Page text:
The nominations for the 2017 #Oscars have just been released, and the "Best Animated Feature" category offers few surprises. Disney strikes twice with nominations for #Zootopia and #Moana, Laika earns one for Kubo And The Two Strings, while international offerings My Life As A Zucchini and The Red Turtle round out the pack. While some media watchers were surprised by the omission of #FindingDory, the only real shock was that critically praised anime film #YourName, which recently broke the record for highest grossing anime film worldwide, did not make the cut.
The voting process for the "Best Animated Feature" category has come under scrutiny the last few years, and it is easy to see why. Despite the art form moving forward in leaps and bounds, many Academy voters still see animation as simple, fluffy, children's entertainment, but this is simply no longer true. This, and a number of other issues need to be addressed before the vote for this year's winner goes ahead.
There Is A Clear Bias Toward Some Studios Over Others
#Disney films have won the "Best Animated Feature" category eight out of the last nine years. This alone is not an indication of bias, as Disney remains a dominant force in the animation world, and films such as #Frozen or #InsideOut were brilliant and completely worthy of the award. Some decisions, however, have been slightly more questionable.
#BigHero6 earned the gong in 2014, having been up against films such as The Boxtrolls and How To Train Your Dragon 2. While Big Hero 6 is a wonderful film, dealing with themes often unexplored in children's animation, it was far from the clear winner. Fellow nominee How To Train Your Dragon 2 excelled in visuals, storytelling, and the voice performances of its cast. Though a fan favorite, many sadly accepted the film's defeat as soon as a Disney feature was nominated alongside it.
The omission of Your Name is a more obvious example of voter bias. Anime films produced by anyone other than Studio Ghibli are rarely nominated. Studio Ghibli has a hand in nominated film The Red Turtle, but Your Name, which has received equal if not better reviews, has been snubbed. Already, the omission of Your Name has caused fans to claim that the Animated Feature category can no longer be taken seriously, and my next point leads me to believe that they are probably right.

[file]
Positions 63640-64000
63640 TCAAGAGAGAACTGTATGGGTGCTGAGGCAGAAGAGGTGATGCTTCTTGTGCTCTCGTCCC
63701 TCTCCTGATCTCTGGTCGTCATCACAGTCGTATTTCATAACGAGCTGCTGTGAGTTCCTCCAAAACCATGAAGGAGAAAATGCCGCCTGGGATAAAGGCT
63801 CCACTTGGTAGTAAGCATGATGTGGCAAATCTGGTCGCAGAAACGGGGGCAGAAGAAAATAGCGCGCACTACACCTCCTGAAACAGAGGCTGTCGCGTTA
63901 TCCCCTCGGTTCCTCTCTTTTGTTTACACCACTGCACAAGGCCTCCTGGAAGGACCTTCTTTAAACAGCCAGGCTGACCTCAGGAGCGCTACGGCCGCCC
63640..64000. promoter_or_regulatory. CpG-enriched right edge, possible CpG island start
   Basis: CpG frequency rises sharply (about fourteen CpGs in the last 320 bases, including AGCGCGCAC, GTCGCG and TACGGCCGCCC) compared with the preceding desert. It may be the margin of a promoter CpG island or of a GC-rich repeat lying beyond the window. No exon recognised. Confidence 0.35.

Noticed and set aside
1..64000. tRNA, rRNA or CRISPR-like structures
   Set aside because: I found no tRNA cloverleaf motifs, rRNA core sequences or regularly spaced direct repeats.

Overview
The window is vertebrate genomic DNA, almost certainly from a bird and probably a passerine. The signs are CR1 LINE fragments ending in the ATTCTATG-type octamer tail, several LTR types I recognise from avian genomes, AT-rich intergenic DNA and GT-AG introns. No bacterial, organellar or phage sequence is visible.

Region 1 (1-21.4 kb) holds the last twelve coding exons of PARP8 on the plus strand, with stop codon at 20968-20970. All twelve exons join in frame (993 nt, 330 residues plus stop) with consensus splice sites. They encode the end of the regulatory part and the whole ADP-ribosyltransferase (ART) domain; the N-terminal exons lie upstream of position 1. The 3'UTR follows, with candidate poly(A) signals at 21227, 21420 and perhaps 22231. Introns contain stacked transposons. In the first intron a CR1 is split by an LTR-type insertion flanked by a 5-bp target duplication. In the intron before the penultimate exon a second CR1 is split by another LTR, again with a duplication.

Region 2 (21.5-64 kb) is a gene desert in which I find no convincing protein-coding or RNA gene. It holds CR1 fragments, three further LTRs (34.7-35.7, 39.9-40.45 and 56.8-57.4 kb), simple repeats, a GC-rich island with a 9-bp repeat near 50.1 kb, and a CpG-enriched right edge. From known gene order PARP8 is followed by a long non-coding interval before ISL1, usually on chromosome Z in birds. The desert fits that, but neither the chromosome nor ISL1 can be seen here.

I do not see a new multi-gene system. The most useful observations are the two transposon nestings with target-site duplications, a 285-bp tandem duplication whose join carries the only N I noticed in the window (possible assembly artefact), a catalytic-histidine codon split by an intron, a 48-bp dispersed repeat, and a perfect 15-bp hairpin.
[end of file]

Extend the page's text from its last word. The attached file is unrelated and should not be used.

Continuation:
Academy Voters Are Not Required To Actually Watch The Films Before They Vote
As voters are not required to watch the films in the animation category before they vote, many have admitted to simply asking their children who should win. This likely explains why Big Hero 6 won out over How To Train Your Dragon 2. Sure, HTTYD2 was a visual spectacle, but Big Hero 6 has a cool robot.
This is an obvious problem. Children will choose what they like — the one where a character wears their favorite color, is funny, or looks cool. They cannot detect the subtle nuances of story or great visual or technical achievements. A great many worthy winners have likely slipped through the cracks because the voters didn't want to waste their time watching kiddy films.
What Needs To Be Done?
Watch the damn films, voters! It is that simple. How can anyone continue to take the "Best Animated Feature" category seriously when they know the people who voted for the winner haven't even watched the film they are voting for? How can you possibly judge which film is the best if you haven't seen it?
Every issue listed here could be resolved if the Academy voters simply watch the nominated films before they vote. No more studio bias, no more asking the kids. Just the best film getting the recognition it is owed.
Who could say no to that?